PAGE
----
The Bolshevik Revolution in 1917 smashed the Russian capitalist state and brought a workers’ party to power for the first time in history. Later revolutions in China, Vietnam, Korea, Cuba and elsewhere would smash the existing state in those countries and bring parties of workers and peasants to power. In each case the workers’ party, or communist party, was dedicated to the construction of socialism and the long- term transition to a fully communist society.
Workers and students often question exactly what constitutes a revolution and what does not. The media often confuses the issue further by referring to any big change as a revolution, like the so-called Republican Revolution of 1994.
A revolution is much more than a big event, however radical or life-changing that event may be. A genuine social revolution is represented by the overthrow of one class by another. This overthrow occurs when the contradictions and conflict inherent in existing social and economic relations become an intolerable burden on society’s development. The revolution itself sets free new advanced social relations and marks the beginning of a whole new economic system.
A genuine revolution is necessarily violent. The present revolutionary class of workers and oppressed would obviously prefer to have a peaceful revolution in which their friends and loved ones were not the target of violence by the state. History, however, has clearly demonstrated that no ruling class has ever given up its power without a violent fight. Existing class rule is based on the organized violence of the police and army. Workers and their allies must be prepared to defend themselves by any means necessary in the course of a revolutionary struggle.
All changes of class rule in recorded history have come about by revolution. The Glorious Revolution in England and the French Revolution represented the process by which the capitalist class came to power in these two countries and smashed the old feudal state and feudal social relations. These revolutions laid the political basis for the rapid development of industry and technology. The capitalist class was the revolutionary class at this time in its struggle against the vestiges of feudal power.
Today the capitalist class is the reactionary class that holds back the productive potential of workers as it oppresses them. The workers of the world make up the revolutionary class with the historic potential for the overthrow of the bourgeoisie. Not all revolutionary struggles are successful; and the inter- national revolution has suffered severe setbacks following the defeat of the socialist-bloc countries of the Soviet Union and Eastern Europe. Despite these temporary and serious setbacks, the working class has not ceded its historic mission of socialist revolution.
The counterrevolutions in the former socialist-bloc countries illustrate the need to continually struggle against the retrograde trends of bureaucratism and privilege which separate the communist party and workers’ state from its natural base in the working class. These trends developed over time in the socialist-bloc countries and preceded the eventual defeat of the revolution by domestic reaction allied with imperialism.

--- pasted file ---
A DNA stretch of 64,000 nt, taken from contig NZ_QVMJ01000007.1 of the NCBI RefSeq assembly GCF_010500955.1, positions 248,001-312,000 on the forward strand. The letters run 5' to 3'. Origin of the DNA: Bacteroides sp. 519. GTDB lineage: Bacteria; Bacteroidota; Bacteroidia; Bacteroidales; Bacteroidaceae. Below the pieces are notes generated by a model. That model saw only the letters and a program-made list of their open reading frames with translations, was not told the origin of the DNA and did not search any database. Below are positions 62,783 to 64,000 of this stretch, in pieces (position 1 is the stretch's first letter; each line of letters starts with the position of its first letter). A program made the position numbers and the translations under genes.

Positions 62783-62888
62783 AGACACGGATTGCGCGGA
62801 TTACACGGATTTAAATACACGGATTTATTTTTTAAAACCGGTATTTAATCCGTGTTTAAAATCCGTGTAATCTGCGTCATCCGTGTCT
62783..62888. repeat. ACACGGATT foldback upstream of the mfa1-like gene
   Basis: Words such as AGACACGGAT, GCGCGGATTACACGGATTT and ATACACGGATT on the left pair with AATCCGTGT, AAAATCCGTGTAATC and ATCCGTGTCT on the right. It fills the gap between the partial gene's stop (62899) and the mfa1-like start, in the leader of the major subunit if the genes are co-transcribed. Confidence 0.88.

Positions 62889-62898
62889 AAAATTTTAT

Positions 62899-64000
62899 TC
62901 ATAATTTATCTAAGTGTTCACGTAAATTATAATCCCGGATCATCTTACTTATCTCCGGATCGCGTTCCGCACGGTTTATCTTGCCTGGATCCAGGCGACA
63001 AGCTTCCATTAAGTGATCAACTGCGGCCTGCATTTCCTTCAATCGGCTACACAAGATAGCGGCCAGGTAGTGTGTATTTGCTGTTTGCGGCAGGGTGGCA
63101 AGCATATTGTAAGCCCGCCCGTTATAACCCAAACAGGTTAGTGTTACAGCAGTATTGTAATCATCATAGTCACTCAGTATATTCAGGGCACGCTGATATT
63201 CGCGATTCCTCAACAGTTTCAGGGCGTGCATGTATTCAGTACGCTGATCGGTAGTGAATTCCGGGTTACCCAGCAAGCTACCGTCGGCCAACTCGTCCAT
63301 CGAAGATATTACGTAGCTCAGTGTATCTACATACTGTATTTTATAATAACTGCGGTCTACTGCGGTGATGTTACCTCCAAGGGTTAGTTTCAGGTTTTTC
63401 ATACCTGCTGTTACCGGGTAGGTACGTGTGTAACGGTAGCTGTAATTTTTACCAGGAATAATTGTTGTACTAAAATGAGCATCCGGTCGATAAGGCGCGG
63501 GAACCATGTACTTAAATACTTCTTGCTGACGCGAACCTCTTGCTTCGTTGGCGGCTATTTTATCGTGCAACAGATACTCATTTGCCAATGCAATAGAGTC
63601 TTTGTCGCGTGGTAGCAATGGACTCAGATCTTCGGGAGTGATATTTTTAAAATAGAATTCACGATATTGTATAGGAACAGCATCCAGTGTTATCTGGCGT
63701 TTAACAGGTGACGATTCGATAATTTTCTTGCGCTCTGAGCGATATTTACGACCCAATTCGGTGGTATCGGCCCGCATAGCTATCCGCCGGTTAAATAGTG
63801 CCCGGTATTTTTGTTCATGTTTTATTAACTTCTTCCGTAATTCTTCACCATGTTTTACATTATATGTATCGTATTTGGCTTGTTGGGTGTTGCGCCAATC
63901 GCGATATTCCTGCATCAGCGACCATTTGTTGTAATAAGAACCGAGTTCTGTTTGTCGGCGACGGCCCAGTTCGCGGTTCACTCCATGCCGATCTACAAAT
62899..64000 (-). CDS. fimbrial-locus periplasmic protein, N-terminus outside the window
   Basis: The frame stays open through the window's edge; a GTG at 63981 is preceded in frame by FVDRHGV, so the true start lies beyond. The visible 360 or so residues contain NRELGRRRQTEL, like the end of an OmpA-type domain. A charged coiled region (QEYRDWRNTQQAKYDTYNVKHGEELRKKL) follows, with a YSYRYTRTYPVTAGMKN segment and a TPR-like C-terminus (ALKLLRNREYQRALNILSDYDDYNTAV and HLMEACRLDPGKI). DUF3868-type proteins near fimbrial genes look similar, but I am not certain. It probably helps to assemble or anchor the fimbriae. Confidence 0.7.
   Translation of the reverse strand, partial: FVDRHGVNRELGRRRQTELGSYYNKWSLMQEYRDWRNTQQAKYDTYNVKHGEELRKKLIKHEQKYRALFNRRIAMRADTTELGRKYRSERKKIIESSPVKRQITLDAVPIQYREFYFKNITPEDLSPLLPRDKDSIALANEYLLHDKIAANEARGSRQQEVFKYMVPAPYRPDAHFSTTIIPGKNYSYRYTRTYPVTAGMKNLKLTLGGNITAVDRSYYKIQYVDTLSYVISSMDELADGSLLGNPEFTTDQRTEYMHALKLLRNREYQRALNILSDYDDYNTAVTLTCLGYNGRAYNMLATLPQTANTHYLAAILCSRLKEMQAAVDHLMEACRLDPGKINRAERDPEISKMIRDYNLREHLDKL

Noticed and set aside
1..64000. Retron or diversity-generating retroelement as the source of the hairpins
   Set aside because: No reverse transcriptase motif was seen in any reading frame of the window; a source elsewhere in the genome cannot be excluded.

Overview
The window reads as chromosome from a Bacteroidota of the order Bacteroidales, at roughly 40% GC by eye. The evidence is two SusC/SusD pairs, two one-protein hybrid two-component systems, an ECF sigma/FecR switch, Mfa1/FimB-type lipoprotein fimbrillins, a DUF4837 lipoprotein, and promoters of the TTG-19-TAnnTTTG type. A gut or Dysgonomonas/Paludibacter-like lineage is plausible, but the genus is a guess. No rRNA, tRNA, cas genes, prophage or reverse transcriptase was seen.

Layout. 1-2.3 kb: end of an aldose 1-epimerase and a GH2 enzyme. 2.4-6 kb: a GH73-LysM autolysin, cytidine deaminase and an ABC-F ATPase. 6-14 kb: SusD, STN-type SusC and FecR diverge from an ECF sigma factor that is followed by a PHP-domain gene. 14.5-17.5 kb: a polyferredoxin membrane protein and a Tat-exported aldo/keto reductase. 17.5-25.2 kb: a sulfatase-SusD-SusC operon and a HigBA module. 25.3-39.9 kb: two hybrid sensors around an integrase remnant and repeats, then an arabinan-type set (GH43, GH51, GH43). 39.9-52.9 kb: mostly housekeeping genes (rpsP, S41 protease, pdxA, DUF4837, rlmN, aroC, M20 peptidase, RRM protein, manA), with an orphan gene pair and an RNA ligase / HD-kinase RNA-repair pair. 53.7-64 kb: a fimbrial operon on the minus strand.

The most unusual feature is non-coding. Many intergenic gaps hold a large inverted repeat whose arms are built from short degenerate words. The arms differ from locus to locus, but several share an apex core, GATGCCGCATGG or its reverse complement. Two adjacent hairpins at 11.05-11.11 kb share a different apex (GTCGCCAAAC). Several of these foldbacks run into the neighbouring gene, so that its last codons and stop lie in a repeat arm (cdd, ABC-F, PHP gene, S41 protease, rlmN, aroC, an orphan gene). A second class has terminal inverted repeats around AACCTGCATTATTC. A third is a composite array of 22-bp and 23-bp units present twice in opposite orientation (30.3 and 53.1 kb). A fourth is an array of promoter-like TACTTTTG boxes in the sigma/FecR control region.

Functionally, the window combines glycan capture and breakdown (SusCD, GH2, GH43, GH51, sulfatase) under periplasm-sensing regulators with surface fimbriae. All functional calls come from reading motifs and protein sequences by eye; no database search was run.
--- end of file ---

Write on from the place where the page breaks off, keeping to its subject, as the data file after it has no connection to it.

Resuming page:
Mao Zedong, the founding chairperson of the Communist Party of China, foresaw this possibility in China and sought to head it off by launching the Great Proletarian Cultural Revolution in 1966. The Cultural Revolution was a recognition of the need for continual revolution in all spheres of society — political, economic and cultural. The theory of continual revolution explicitly acknowledges that the process of socialist revolution within a particular country does not end at the exact moment workers smash the old state and establish a revolutionary state in its place.
Socialist revolution represents the conquering of state power by the exploited masses for the first time in history. All previous revolutions have transferred power from one small ruling class of exploiters to another class of exploiters. Modern technology lays the basis for material abundance and provides the oppor- tunity for the producers of wealth to run society.
The working class cannot rely on the old state mechanisms developed to serve capitalism in its revolutionary struggle. Elections, for example, may be a barometer of how the masses feel, but they cannot in and of themselves bring workers to power. Workers must create their own instruments of power to carry through the revolution.
The working class needs a party which understands its role in history and is organized under the centralized leadership of workers and the oppressed to assist in the development of these instruments of power. This party must come from and be embedded in the exploited masses so that it can move decisively when a revolutionary situation presents itself. Only through the leadership of such a communist party can the working class smash the old capitalist state and replace it with a revolutionary dictatorship based on workers’ power. The final victory of workers’ revolution throughout the entire world will definitively end the basis for all exploitation.